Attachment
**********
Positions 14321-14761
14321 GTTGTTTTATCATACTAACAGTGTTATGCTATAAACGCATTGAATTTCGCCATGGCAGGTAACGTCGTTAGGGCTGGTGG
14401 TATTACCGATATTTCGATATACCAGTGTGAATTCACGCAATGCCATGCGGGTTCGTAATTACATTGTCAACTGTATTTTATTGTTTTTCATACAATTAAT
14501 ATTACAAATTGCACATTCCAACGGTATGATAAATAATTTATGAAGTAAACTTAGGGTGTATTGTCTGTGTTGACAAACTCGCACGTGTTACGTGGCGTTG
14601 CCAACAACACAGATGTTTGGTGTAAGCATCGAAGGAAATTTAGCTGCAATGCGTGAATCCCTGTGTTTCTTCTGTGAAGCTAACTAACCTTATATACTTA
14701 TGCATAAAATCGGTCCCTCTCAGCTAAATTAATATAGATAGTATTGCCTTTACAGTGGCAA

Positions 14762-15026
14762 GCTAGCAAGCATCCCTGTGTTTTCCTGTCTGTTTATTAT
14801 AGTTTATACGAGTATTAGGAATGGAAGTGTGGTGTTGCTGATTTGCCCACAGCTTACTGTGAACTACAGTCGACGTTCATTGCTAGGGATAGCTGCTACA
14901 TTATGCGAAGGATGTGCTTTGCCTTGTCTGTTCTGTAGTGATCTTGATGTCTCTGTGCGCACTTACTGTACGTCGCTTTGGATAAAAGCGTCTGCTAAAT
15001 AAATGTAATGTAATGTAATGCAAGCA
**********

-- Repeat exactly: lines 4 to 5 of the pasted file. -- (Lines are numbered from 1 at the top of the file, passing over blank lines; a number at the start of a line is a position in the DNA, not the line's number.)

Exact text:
14501 ATTACAAATTGCACATTCCAACGGTATGATAAATAATTTATGAAGTAAACTTAGGGTGTATTGTCTGTGTTGACAAACTCGCACGTGTTACGTGGCGTTG
14601 CCAACAACACAGATGTTTGGTGTAAGCATCGAAGGAAATTTAGCTGCAATGCGTGAATCCCTGTGTTTCTTCTGTGAAGCTAACTAACCTTATATACTTA